By Tais A. Ruiz Palacios, PR Coordinator 2020/2021
This past week saw the completion of the Board year of the 34th TEIMUN Board of Directors, and thus, of all the efforts we made during the year to make our two conferences possible. Despite the hardships we faced, such as having to convert two (that we hoped would be) physical conferences into digital ones, everything turned out perfect in the end.
Before continuing with a small ‘chronicle’ of what the TEIMUN conference was like, I would like to thank all the staff for the incredible job that they have done the past months: to our amazing chairs, who have prepared the study guides and made the councils an amazing experience for our delegates; to our journalist staff, who ensured our followers were up to date with the ‘TEIMUN-deets’. Most importantly, I want to thank the Secretariat and my fellow Board members for giving me one of the most amazing experience I’ve ever had throughout this past year.
We planned many things for the councils and our socials: the topics that would be debated, the virtual world in which delegates would interact among themselves, the way in which the socials would be carried out, and so on. While all of these were essential to our conference, the most important thing that we planned to, and hopefully materialised in the conference, was translating the ‘in-real-life’ TEIMUN spirit into an online setting. By this I am referring to finding a balance between the MUN ‘work’ and the social aspect of our event, as well as the spirit of camaraderie and companionship between all participants, both staff and delegates alike.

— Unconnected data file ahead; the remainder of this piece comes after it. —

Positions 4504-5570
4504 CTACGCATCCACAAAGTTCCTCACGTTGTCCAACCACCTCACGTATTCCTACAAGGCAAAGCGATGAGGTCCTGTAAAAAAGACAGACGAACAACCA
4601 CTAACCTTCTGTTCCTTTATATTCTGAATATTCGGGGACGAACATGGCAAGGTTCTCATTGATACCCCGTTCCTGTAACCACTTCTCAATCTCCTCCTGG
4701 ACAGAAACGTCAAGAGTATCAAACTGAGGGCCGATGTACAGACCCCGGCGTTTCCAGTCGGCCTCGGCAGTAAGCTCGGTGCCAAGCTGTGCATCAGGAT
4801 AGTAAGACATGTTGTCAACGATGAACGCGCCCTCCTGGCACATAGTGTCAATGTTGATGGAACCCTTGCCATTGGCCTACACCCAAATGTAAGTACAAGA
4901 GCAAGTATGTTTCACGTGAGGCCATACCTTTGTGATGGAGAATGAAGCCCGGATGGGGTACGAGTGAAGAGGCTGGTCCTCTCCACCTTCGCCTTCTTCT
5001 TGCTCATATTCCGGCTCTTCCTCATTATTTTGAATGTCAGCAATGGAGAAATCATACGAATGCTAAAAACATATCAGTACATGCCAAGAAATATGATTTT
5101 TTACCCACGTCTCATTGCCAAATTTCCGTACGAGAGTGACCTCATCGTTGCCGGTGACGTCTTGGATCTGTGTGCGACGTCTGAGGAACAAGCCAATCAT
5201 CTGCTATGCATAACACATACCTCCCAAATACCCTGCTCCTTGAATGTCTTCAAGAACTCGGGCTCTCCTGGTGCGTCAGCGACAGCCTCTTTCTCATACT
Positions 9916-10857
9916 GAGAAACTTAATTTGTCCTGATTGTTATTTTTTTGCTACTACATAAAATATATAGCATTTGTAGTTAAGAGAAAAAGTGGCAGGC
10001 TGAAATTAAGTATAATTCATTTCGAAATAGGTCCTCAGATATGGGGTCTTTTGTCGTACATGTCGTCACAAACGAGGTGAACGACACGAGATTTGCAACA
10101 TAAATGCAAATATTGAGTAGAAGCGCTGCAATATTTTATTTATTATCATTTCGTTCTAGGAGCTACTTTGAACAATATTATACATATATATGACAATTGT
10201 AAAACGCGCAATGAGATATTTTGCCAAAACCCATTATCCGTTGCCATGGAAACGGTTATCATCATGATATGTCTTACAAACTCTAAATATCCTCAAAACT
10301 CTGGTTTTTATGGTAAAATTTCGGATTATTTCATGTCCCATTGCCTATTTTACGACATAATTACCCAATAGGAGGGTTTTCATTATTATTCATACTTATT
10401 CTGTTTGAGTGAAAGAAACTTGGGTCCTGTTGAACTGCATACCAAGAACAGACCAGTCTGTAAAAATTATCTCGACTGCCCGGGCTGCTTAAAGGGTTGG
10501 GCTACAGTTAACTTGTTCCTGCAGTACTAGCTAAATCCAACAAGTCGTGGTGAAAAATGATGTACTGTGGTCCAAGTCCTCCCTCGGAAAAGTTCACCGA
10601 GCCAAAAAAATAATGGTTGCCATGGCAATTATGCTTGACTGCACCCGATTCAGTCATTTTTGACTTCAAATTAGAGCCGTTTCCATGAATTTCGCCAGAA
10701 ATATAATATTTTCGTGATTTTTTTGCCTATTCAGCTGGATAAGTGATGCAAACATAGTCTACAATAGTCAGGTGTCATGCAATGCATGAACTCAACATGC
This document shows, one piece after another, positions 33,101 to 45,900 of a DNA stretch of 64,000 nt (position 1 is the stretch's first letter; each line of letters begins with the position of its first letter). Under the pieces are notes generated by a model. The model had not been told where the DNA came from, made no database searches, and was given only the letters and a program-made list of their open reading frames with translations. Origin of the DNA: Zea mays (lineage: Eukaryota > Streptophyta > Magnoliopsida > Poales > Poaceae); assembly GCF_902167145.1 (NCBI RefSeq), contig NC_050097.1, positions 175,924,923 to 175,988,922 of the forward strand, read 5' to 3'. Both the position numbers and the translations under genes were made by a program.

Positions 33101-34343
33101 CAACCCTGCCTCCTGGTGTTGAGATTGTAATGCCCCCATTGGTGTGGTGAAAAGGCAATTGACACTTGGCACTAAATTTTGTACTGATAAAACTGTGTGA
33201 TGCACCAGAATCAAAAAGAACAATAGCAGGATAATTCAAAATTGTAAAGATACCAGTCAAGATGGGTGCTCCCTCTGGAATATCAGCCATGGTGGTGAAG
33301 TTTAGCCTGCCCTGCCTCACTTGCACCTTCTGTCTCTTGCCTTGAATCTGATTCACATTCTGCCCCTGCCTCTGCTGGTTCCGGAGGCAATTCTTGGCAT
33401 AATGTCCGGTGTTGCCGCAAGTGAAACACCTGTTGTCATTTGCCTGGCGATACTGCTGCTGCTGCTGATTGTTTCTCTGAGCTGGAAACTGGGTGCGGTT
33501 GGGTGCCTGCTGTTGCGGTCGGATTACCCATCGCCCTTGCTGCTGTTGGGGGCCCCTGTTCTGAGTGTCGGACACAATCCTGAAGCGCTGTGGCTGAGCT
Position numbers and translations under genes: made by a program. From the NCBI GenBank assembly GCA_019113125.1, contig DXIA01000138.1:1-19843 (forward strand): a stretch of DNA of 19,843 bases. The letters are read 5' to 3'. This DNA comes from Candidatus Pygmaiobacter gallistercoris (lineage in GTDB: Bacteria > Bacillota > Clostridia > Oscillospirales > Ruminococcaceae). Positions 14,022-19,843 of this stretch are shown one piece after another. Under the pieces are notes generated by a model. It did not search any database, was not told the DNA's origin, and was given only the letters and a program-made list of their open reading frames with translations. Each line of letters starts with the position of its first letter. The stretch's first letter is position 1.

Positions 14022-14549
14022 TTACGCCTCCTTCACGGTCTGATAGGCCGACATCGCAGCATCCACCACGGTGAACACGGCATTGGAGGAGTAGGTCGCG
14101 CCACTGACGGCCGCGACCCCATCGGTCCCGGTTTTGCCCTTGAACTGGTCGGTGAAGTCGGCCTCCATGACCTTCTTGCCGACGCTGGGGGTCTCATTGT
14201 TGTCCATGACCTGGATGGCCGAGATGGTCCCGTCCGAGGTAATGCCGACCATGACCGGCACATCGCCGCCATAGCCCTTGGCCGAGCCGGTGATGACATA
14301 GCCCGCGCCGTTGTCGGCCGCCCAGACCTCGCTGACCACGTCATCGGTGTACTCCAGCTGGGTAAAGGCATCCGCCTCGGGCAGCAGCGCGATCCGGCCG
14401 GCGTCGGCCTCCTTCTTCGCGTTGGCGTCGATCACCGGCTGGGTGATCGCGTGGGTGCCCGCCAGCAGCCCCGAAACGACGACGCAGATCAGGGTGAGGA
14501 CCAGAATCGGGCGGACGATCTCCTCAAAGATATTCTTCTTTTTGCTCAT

TEIMUN began on the 12th of July with our opening ceremony. Having had the GrunnMUN experience on hosting an online opening ceremony, showcasing different videos while also interacting with some of our speakers and delegates, this went by smoothly. Featuring an address by Prof. Florian Bieber and Ms Izumi Nakamitsu (UNODA High Representative), speeches by Charles Michael Ovink (UNODA Political Affairs Officer) and Dr. Peter Jay Hotez, (global health expert and vaccinologist), as well as by our President and Secretary-General, TEIMUN was off to a great start.
On the 13th of July, the second day of our conference, each council had its first session. The UNSC had its first press-conference, and other councils such as the Legal Committee had their first topic almost done. After an arduous day of debating, the Global Village was a social break welcomed by most, if not all, where delegates from all around the world presented their countries, cultures, customs, arts, and so much more. On the 14th of July, the third day, various of the councils began debating their second topic; this was faster than I’ve ever seen in most MUNs! The Pub Quiz was a lively event: from Sebastiaan (our President) not being able to hear anyone due to being in ‘presenter mode’, to all the teams having fun attempting to guess the history section, to the amazing conversations after everything was said and done.
The 15th of July, the last day of TEIMUN, was an exciting day for all participants. For the staff however, it was a particularly bittersweet moment. This was the day when all of the work that we did for months, and some for an entire year, came to an end (in the sense that we could finally ‘reap what we sowed’). As the council sessions ended, the meeting with the European Commission’s representative came to a close, and the closing ceremony began, I began thinking on whether we achieved a TEIMUN where we are all together in the TEIMUN spirit, despite being apart physically.
Thinking back on all the fun the Board and Secretariat had, as well as the positive messages our delegates and chairs gave to us, I think we managed to accomplish our goal. I hope you think that too, and that you can join us in TEIMUN 2022, and be apart no more.